What do you do? Intellectual biography as self-constitution

I’ve often found the act of academic autobiography fraught with anxiety. The occasions on which we’re asked to define what we do invite an account which goes beyond the sterile quasi-autobiography of CVs and publications lists. In conversations with those outside higher education, ‘what do you do?’ is a question which asks for a social role in response but in conversations with those who share this role, it’s a much deeper question. In the words of P.O.S:

Now what do you do… exactly?
N-not, not exactly like you don’t do anything exactly
But more like, what exactly do you do?

It’s assumed we’re an engine of intellectual creation, producing things (books, chapters, articles, blogposts, tweets) which reflect some underlying project expressed through these more or less ephemeral items while also transcending them. I suspect many academics rarely feel this is true of them, though I know enough people who do have extremely clear intellectual projects that I couldn’t dismiss this being widespread. These projects may become clearer towards the end of a career but that doesn’t mean they weren’t there throughout. The fact we continually (re)articulate a project often constitutes its continuity as we grapple with a question, struggling to get it into words and feel we get slightly closer with time. For example I explore with Margaret Archer in this book (interview in the final chapter) how there was a central question underpinning her work from her PhD onwards even if the systematicity of the project only came into being through the labour of enacting it over decades. How could it be otherwise?

I rarely feel like I have a coherent project and that bothers me. I mostly feel like a bundle of intellectual curiosity, pursuing lines of thought (or flight? given what I’m addressing here is intellectual projects and self-constitution) in more or less systematic ways, often failing to pursue them to the finish line. It’s clear to me as I amble into the later part of my 30s that satisfying my intellectual curiosity is the highest pleasure I’ve found in life and which shapes what both love and friendship mean to me. I often feel gripped by curiosity, the sense that something important is obscured as if a lack of knowledge is a thick epistemic fog, with the labour of unveiling it imbued with a subtle urgency which keeps me returning to the matter until it’s resolved*. I realise increasingly this is an orientation I bring to culture as well, though it expresses itself in slightly different ways.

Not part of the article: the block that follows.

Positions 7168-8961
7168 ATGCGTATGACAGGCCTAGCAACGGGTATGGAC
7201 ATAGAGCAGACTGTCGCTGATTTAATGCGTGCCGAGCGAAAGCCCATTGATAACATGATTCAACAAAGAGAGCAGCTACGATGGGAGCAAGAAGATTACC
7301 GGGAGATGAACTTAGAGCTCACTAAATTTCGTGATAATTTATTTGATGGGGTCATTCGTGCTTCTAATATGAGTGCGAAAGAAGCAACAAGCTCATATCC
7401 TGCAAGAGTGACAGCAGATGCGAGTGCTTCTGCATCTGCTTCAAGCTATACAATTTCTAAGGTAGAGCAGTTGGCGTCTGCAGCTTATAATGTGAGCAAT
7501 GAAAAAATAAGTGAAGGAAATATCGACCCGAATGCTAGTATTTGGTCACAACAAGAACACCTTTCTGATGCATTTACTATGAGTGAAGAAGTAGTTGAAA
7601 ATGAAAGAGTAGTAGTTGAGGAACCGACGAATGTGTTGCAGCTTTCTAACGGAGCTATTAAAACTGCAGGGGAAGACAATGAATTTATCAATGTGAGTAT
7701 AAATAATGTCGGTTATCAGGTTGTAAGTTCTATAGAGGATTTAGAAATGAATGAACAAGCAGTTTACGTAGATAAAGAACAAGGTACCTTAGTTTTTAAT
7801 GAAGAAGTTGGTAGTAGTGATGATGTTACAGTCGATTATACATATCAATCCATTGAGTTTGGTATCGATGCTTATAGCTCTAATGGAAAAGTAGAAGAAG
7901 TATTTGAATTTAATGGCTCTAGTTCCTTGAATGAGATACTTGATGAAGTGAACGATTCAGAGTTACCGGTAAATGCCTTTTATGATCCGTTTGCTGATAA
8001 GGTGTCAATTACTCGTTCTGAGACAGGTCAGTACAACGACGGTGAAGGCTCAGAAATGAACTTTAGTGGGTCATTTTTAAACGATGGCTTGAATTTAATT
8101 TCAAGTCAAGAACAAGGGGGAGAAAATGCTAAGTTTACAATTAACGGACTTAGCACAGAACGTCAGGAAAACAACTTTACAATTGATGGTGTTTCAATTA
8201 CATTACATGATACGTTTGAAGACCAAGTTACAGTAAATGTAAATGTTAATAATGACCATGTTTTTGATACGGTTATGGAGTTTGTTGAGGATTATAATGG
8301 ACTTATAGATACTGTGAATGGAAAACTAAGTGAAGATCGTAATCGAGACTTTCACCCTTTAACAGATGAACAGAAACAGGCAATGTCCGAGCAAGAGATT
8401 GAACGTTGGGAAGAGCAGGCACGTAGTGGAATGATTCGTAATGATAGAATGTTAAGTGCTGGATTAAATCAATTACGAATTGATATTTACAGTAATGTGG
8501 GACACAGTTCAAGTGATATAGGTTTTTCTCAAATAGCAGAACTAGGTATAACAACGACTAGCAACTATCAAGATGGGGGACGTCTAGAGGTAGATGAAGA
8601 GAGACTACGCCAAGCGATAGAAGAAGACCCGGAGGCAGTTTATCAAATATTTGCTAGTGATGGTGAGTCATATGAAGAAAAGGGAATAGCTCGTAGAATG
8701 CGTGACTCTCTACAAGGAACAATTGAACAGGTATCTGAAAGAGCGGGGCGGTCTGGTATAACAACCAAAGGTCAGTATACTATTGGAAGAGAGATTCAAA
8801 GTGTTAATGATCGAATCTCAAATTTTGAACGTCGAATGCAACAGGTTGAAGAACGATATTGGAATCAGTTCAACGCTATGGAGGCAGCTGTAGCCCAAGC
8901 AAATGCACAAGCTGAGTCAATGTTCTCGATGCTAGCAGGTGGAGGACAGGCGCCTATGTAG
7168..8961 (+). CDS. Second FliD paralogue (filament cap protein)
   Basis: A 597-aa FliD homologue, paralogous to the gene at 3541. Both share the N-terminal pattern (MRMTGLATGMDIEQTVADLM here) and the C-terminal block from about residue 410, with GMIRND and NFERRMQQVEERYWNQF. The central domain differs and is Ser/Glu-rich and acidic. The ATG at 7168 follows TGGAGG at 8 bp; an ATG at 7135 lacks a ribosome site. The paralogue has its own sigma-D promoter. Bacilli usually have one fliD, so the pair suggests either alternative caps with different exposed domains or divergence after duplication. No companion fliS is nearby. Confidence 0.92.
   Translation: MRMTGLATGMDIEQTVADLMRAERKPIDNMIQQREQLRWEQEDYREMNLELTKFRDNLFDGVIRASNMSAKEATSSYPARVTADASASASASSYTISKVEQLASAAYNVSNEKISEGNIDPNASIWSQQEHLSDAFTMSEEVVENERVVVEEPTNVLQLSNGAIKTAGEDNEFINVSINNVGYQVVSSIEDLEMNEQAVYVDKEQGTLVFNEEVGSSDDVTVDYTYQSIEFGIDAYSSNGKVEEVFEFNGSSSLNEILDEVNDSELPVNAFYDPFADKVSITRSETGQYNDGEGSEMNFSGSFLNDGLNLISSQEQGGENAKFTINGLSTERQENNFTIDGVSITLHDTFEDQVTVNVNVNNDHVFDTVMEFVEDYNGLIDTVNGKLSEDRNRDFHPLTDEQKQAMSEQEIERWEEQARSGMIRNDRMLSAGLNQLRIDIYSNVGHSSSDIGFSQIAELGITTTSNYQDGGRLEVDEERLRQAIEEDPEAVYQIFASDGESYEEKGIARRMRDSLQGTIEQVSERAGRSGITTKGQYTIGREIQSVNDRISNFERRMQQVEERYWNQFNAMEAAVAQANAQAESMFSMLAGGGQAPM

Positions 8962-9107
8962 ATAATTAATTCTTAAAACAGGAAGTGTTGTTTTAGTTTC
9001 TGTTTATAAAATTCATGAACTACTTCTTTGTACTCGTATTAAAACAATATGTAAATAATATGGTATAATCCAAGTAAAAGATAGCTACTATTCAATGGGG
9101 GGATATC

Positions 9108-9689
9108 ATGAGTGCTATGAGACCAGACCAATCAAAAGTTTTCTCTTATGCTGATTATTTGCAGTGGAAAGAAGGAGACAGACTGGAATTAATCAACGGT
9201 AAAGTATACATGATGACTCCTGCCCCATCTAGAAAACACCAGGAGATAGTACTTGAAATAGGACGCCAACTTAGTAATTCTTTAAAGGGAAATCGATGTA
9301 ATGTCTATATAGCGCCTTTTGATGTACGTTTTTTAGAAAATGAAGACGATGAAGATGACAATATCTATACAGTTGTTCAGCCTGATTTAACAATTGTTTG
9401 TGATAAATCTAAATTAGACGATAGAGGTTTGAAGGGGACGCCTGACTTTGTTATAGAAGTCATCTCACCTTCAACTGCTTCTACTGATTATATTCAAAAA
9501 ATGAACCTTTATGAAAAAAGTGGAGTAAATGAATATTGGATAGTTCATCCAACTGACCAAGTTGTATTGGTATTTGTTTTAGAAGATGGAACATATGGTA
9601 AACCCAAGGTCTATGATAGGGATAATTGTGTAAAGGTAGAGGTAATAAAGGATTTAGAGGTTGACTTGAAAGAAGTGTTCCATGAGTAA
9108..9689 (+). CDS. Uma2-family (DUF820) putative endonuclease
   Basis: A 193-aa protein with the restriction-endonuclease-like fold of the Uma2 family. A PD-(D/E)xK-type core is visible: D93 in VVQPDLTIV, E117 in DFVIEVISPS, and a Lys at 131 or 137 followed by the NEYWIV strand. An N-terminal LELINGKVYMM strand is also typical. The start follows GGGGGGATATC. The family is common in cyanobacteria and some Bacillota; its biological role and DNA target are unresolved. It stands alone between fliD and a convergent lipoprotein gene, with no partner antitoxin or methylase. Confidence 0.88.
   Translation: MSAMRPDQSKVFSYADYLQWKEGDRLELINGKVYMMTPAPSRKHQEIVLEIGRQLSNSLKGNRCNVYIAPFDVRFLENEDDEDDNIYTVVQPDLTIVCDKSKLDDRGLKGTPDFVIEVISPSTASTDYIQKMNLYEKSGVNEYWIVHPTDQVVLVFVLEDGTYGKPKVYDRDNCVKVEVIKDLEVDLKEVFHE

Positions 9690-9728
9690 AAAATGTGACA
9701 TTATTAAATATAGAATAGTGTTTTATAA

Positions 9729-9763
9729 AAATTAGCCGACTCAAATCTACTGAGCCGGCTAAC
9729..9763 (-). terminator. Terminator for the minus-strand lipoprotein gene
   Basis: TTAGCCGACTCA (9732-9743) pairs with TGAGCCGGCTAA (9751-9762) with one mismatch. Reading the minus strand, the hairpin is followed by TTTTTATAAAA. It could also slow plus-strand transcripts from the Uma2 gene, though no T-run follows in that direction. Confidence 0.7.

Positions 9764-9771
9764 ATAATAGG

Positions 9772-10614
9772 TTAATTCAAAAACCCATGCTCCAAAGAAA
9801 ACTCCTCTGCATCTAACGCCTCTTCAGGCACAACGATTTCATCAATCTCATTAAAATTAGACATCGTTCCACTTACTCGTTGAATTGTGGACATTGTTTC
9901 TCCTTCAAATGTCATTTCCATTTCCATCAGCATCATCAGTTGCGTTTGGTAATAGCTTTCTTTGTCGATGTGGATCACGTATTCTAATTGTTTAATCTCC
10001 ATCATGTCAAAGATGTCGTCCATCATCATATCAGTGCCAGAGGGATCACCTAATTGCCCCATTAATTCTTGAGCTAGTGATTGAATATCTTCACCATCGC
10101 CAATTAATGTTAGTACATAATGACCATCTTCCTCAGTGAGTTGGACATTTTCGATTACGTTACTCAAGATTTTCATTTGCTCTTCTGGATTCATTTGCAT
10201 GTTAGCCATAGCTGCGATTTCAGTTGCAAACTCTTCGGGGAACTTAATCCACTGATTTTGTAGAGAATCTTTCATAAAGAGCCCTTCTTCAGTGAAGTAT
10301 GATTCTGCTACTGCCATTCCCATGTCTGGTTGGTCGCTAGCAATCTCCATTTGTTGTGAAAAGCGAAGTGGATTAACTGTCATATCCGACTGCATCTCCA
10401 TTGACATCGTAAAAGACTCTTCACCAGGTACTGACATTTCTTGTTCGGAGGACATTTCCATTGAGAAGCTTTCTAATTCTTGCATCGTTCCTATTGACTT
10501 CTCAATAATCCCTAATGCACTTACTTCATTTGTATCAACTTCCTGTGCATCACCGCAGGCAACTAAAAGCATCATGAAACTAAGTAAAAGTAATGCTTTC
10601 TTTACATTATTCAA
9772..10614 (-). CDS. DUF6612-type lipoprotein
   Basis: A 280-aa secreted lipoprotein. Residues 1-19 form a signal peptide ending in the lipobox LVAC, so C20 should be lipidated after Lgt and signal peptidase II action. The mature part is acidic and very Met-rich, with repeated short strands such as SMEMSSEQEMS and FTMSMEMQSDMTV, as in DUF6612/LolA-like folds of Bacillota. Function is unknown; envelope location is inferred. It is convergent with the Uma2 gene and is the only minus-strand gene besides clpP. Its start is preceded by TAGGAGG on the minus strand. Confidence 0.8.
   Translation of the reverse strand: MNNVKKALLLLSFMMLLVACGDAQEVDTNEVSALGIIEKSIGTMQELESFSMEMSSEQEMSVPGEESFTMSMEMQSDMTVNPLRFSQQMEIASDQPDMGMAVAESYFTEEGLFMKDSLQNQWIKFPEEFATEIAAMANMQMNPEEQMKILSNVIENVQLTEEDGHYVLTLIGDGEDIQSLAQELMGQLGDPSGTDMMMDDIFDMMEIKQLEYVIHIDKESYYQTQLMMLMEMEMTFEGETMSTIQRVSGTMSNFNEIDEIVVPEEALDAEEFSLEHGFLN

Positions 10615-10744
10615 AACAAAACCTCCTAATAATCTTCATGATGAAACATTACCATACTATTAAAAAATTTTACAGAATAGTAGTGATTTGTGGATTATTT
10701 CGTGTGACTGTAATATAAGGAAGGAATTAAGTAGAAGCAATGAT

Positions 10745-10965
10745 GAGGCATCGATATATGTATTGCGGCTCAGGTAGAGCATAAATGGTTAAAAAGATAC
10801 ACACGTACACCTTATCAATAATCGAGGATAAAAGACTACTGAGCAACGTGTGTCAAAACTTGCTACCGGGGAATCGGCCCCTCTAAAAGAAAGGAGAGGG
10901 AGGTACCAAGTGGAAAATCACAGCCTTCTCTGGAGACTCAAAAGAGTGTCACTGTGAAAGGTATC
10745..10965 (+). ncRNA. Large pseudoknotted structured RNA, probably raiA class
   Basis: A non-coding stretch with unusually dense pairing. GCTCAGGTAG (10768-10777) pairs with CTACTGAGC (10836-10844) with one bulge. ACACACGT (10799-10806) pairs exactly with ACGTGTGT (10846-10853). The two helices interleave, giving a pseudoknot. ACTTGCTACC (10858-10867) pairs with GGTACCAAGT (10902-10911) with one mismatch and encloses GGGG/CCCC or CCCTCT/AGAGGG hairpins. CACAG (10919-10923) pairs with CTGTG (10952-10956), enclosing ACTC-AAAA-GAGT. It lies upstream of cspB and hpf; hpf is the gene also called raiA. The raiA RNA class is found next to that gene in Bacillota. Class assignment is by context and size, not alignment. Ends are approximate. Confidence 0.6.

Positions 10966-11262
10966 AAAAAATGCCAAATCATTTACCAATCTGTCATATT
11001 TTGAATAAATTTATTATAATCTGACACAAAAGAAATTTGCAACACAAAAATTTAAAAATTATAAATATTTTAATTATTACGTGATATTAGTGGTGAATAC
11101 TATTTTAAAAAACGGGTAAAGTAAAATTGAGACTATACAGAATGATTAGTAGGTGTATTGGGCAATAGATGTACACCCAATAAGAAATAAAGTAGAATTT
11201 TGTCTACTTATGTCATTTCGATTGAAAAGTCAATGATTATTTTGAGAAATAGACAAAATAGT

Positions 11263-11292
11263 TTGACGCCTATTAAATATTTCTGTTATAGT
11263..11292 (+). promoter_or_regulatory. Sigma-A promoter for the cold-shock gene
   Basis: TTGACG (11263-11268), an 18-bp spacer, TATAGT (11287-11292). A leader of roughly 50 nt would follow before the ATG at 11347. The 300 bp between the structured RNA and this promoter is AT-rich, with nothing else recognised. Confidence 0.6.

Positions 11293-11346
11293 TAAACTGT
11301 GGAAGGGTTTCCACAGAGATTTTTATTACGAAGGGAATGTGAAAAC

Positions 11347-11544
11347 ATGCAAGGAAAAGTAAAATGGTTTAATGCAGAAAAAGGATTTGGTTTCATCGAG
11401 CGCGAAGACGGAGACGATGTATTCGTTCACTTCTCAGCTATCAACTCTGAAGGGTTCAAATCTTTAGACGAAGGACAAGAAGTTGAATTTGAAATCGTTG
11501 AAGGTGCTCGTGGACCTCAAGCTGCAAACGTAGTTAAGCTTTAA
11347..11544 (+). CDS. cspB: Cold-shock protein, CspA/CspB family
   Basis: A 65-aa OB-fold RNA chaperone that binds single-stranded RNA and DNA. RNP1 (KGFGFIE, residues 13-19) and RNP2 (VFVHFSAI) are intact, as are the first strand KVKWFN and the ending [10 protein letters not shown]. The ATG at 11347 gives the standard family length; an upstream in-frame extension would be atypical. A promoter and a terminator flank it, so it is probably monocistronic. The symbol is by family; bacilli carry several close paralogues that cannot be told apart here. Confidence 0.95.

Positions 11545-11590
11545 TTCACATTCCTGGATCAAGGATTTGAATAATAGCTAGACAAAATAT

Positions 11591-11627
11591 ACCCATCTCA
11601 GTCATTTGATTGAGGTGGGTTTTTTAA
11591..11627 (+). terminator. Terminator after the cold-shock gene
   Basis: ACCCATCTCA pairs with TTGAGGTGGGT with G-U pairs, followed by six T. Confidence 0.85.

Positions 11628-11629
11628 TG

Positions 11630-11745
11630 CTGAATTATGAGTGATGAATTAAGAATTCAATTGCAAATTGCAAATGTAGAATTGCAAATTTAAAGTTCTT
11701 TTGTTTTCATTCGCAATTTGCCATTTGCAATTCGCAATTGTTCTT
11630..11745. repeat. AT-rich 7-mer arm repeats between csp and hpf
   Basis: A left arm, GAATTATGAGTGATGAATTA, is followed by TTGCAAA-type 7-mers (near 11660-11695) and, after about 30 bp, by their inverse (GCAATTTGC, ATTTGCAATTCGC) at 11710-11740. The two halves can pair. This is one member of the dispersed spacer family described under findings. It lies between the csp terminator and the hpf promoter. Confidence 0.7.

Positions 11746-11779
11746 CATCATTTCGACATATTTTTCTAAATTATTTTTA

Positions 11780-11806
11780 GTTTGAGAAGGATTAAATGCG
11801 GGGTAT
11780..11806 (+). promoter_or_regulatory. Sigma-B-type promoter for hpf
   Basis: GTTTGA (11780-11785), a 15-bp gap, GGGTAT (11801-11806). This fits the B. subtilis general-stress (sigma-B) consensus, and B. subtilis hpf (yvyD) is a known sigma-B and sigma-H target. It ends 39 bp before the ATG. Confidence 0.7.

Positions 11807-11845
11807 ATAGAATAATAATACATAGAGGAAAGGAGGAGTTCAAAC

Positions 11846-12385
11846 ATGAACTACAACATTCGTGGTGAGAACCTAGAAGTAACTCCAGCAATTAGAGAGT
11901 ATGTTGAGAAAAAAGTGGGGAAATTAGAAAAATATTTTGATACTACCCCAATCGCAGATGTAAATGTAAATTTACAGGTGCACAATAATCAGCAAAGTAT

I say ‘often’ but I worry that’s decreasingly true. In part this might be because the subjects I’m curious about are finite which means they inevitably shrink over time as I act on my curiosity. In part it’s harm caused by feeling stressed by the process of trying to find a permanent job once the pandemic made my precarity feel emotionally untenable, leading to a confusion between things I was doing because I care about them and things I was doing because I knew universities would want to employ me as a consequence of them. In part it’s because I’m reading less for various reasons and I hope I’m going to reverse that decline. It often helps to write a blog post in order to throw the contents of my mind up in the air to see where they land. Though it only works if there’s the feel of an idea, a subtle pull which can act as an ignition to get words out onto the page. It nonetheless feels to me as if something is changing about how I write and think, not least of all because I’ve largely lost the ability to do the quasi-automatic writing which I would regularly do in my 20s. I would often write thousands of words in a day but rarely would they fit together in any coherent way